The Deer Hunter [UK Release] Blu-ray Review
- Video Codec: VC-1
- Resolution: 1080p/24
- Audio Codec: English DTS-HD Master Audio 5.1; English, French, German, Italian, and Spanish DTS-HD Master Audio 2.0
- Subtitles: Danish, Norwegian, Finnish, Japanese, Swedish, Turkish
- Region: AB
- Discs: 1
- Classification: 18
- Studio: Optimum Home Entertainment
- Blu-ray Disc Release Date: September 28, 2009
- List Price: £24.99
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The Vietnam War marked one of the most divisive and tumultuous periods in United States history and it has provided filmmakers a wealth of inspiration. There have been numerous films dealing with the war and its veterans from many directors, great and average over the years. It takes a very special film to stand out from the din of Vietnam films and distinguish itself from the crowded arena. Writer/director Michael Cimino’s The Deer Hunter is one such film. Released in 1978, just three years after the nearly twenty-year long conflict had finally come to an unsatisfying end, The Deer Hunter focused on the lives of a group of working class, Russian-Americans in an industrial town outside of Pittsburgh and how the war affected them.
With a cast full of impossibly great actors, with names like DeNiro, Walken, Streep, Cazale, and Savage, The Deer Hunter was firmly a character study. It avoided the divisive politics surrounding the Vietnam War and even the ravaging violence of actual warfare, focusing instead on the smaller things in life that war can affect. For instance, a good portion of the early part of the film is dedicated to one of its central characters, Steven’s (John Savage) wedding celebration and a deer hunt that the men all go on before the three friends, Nick (Walken), Michael (DeNiro) and Steven are scheduled to ship out to Vietnam.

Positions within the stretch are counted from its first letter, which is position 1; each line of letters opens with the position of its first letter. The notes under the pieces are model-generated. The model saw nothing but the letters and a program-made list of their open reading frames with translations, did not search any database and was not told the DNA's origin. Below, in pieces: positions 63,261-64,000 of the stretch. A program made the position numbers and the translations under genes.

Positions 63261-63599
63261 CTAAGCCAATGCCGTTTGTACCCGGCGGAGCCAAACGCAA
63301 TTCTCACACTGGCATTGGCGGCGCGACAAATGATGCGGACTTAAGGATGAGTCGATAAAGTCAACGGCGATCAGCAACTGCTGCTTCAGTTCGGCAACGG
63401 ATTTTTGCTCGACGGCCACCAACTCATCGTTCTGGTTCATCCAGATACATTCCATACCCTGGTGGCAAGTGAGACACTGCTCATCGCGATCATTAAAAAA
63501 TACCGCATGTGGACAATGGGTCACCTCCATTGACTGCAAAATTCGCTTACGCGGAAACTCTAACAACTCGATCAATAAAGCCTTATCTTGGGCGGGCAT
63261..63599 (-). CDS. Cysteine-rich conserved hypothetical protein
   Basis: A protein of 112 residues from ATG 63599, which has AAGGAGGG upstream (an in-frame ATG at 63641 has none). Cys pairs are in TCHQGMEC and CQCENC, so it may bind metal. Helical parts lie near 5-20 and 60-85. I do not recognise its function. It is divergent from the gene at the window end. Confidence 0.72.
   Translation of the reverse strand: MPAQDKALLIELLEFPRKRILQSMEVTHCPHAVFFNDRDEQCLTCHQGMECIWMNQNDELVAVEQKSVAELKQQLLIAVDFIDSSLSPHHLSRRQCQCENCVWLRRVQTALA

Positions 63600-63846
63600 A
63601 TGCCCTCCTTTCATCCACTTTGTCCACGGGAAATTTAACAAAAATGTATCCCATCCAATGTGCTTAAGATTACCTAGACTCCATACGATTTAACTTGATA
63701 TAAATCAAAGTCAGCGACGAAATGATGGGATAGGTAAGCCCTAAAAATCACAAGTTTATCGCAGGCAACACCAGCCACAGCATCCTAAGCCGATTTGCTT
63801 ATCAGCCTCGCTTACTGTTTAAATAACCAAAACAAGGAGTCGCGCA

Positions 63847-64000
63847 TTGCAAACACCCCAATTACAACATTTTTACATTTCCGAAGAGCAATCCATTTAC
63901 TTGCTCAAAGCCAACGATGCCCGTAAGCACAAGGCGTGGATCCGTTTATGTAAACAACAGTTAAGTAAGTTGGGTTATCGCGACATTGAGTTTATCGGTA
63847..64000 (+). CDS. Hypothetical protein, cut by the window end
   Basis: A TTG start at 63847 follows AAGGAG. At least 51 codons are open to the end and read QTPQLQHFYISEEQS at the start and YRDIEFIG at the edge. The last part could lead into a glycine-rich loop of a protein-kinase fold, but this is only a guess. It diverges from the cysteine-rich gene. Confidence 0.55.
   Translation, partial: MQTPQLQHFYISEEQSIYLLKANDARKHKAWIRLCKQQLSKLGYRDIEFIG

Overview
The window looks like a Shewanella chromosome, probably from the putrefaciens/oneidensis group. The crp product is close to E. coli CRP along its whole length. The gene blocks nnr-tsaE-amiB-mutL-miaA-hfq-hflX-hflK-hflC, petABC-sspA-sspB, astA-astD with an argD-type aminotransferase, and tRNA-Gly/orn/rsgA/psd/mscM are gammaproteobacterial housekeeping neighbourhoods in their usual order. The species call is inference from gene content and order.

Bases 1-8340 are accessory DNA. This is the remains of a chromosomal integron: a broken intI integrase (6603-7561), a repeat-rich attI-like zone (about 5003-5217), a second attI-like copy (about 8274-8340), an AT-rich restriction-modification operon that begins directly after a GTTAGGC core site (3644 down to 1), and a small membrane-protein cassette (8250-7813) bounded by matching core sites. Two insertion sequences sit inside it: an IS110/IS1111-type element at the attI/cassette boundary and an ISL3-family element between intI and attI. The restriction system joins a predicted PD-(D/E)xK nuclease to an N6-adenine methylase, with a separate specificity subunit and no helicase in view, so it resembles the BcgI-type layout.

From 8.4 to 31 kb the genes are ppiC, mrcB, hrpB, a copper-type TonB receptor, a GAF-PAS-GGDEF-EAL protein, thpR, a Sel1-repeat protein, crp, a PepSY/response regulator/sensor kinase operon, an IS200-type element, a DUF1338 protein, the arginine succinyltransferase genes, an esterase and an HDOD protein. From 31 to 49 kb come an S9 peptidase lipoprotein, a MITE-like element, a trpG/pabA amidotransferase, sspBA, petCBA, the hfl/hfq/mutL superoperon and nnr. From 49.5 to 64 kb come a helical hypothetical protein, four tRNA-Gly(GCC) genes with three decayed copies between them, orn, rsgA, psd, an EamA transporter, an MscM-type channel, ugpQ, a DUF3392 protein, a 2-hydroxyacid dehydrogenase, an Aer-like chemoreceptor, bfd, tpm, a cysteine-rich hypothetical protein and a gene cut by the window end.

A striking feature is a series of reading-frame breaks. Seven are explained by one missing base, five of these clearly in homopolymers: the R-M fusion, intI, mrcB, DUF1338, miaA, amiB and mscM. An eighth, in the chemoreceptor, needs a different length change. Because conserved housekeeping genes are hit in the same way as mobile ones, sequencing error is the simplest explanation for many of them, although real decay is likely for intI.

After the friends have gone through the psychologically harrowing experience of Vietnam, Nick goes AWOL, choosing to stay in Vietnam and play Russian roulette for money, ironically reliving one of the friends’ most horrific shared experiences. Steven is terribly damaged physically and emotionally, choosing to abandon his wife and child to hide away in a Veteran’s Association hospital instead. Michael is the only one who returns and tries to resume a normal life, starting an uneasy relationship with Nick’s girlfriend Linda (Streep), but even he has problems adjusting. As for the deer hunting, the film’s central symbol of bonding, violence and heroism — even that begins to hold no more meaning for Michael.
The Deer Hunter’s only moment of overt politics comes at the very end of the film as the group of friends raise a drink after singing “God Bless America,” but given its placement in the film, one can’t even be sure of its exact meaning. Is it an ironic statement, a subversive bit of anti-Americanism? Or is it in fact meant to be taken at face value, a group of hardworking people, deeply changed forever by the shared experiences that their country has put them through saying, “yes, it’s difficult, but it’s all worth it?”